5. The apparatus of claim 1, claim 2, claim 3, or claim 4 wherein M is equal to N.

6. The apparatus of claim 3 or claim 4 wherein said second data bus is adapted to provide each of said individual bits of said N bits to exactly one of said accumulator means select input terminating regions of said accumulator means of said plurality thereof and each of said accumulator means select input terminating regions of said accumulator means of said plurality thereof is adapted to receive exactly one bit of said N bits, each of said accumulators of said plurality thereof being adapted to be enabled when receiving a bit equal to a binary one at its respective accumulator means select input terminating region and to be disabled when receiving a bit equal to a binary zero at its respective accumulator means select input terminating region.

7. The apparatus of claim 6 wherein each of said accumulator means of said plurality thereof is adapted to calculate a sum of selected numbers of said first set of numbers and said additionl accumulator means is adapted to add said sums together, said additional accumulator means performing a bit shift operation between addition steps.

8. The apparatus of claim 7 wherein M is equal to N.

Description

One of the most common operations arising in the field of digital signal processing is that often known as the multiply accumulate operation. An example where such an operation is used is in the calculation of the inner product of two vectors. If X and Y are vectors in a space having T orthogonal dimensions, the inner product, Z, is defined to be ##EQU1## where X_{i} is the i_{th} component of X and Y_{i} is the i_{th} component of Y. Using prior art procedures Z is calculated by producing the products X_{i} Y_{i} and accumulating the results for all values of i. If T is large the number of such multiplications will also be large and the process may consume a significant fraction of the time required to perform the signal processing task at hand. A system which could perform a multiply accumulate function while bypassing the repetitive multiplications would therefore reduce the time required for many signal processing procedures.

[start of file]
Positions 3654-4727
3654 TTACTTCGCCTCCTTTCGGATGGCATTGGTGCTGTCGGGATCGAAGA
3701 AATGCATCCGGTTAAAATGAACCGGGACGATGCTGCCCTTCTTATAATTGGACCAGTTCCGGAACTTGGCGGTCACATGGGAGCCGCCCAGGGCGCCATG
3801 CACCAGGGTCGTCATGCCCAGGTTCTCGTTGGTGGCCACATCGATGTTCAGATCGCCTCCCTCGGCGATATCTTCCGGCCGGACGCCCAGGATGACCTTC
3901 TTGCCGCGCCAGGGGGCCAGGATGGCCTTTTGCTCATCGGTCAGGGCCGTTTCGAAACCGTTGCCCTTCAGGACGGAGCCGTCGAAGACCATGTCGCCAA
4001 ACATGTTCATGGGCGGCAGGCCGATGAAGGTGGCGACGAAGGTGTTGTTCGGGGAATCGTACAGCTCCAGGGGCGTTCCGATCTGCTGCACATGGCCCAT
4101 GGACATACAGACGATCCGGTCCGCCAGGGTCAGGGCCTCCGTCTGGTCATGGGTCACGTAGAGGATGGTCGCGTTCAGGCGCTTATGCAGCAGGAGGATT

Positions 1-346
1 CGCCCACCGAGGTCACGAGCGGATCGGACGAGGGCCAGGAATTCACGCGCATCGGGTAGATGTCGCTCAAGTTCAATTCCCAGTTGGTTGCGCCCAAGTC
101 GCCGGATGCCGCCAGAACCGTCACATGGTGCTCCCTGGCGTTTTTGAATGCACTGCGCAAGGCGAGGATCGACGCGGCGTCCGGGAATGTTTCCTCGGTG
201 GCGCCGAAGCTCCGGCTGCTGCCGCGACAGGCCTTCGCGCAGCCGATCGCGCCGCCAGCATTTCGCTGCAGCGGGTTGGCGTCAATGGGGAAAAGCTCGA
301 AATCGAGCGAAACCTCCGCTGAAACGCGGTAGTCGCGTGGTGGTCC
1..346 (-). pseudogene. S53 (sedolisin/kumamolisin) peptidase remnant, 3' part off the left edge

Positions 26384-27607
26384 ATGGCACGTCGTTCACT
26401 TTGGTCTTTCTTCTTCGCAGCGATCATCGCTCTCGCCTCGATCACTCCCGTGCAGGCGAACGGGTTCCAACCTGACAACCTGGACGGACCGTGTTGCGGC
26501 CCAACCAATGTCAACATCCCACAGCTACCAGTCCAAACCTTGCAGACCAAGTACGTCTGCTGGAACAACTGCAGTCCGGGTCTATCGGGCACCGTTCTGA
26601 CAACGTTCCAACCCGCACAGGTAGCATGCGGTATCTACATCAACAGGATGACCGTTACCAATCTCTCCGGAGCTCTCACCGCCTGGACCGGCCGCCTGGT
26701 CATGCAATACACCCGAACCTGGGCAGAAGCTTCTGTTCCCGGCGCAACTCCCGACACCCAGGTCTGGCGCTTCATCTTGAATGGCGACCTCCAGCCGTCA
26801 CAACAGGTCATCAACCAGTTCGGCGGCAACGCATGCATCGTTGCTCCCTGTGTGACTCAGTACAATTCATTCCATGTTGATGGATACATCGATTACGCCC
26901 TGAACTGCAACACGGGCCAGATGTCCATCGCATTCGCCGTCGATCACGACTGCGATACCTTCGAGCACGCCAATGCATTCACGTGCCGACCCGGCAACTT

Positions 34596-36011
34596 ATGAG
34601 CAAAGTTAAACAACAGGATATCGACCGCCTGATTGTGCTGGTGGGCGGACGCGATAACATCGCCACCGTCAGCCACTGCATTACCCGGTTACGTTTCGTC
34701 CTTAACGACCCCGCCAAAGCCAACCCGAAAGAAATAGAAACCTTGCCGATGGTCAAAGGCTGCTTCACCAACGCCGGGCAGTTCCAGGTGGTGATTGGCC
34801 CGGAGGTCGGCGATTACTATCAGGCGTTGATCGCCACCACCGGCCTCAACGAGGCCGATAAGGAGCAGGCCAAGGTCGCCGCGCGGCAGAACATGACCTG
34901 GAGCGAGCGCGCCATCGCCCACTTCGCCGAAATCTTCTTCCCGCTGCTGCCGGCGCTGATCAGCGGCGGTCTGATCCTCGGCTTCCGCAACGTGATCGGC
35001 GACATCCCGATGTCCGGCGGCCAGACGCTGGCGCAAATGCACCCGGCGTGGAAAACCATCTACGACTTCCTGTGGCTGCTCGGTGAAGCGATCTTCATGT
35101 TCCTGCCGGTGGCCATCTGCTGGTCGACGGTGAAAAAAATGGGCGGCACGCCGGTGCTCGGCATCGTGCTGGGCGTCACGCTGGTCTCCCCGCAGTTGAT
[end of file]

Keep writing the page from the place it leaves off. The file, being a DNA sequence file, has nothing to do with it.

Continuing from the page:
The present invention uses a plurality of accumulators performing shift operations and additions to execute a multiply accumulate function. Because multiplication is typically a more time consuming operation in a digital computer than is either a shift operation or addition, the present invention provides a more rapid system for performing a multiply accumulate function.

The sole FIGURE is a block diagram of the apparatus of the invention.

In order to understand the operation of the invention a more detailed examination of equation (1) is required. The components X_{i} of the vector X may be represented in binary form as M bit data and the components Y_{i} of the vector Y may be represented as N bit data. Typically M will be equal to N and that will be assumed to be the case for the remainder of this discussion. In that case the following equations apply: ##EQU2## where X_{ij} and Y_{ij} are equal to one or zero. Then equation (1) becomes ##EQU3##

The order of summation may be changed to yield ##EQU4## which may be simplified to ##EQU5##

In order to use equation (6) N sums are produced, one corresponding to each value of k. Each sum is equal to ##EQU6## for a specific value of k. In order to do this N accumulators are set to zero. If for particular values of i and k Y_{ik} is equal to one, X_{i} is added to the value in the appropriate accumulator. If Y_{ik} is equal to zero, nothing is added to the accumulator associated with that value of k during that cycle. After the N sums have been calculated each is multiplied by its appropriate weighting factor, i.e. 2^{k}, and all are added to obtain the value of Z.